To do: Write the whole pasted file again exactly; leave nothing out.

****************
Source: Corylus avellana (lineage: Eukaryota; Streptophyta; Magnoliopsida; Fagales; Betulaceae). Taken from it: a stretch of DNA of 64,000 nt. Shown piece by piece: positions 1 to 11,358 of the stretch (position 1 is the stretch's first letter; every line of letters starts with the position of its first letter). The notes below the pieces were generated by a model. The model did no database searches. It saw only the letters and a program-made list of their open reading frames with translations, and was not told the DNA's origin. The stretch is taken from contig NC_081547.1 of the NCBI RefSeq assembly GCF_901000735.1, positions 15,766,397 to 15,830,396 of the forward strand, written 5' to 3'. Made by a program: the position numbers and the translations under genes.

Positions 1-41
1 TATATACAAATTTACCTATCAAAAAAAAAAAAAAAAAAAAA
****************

Source: Corylus avellana (lineage: Eukaryota; Streptophyta; Magnoliopsida; Fagales; Betulaceae). Taken from it: a stretch of DNA of 64,000 nt. Shown piece by piece: positions 1 to 11,358 of the stretch (position 1 is the stretch's first letter; every line of letters starts with the position of its first letter). The notes below the pieces were generated by a model. The model did no database searches. It saw only the letters and a program-made list of their open reading frames with translations, and was not told the DNA's origin. The stretch is taken from contig NC_081547.1 of the NCBI RefSeq assembly GCF_901000735.1, positions 15,766,397 to 15,830,396 of the forward strand, written 5' to 3'. Made by a program: the position numbers and the translations under genes.

Positions 1-41
1 TATATACAAATTTACCTATCAAAAAAAAAAAAAAAAAAAAA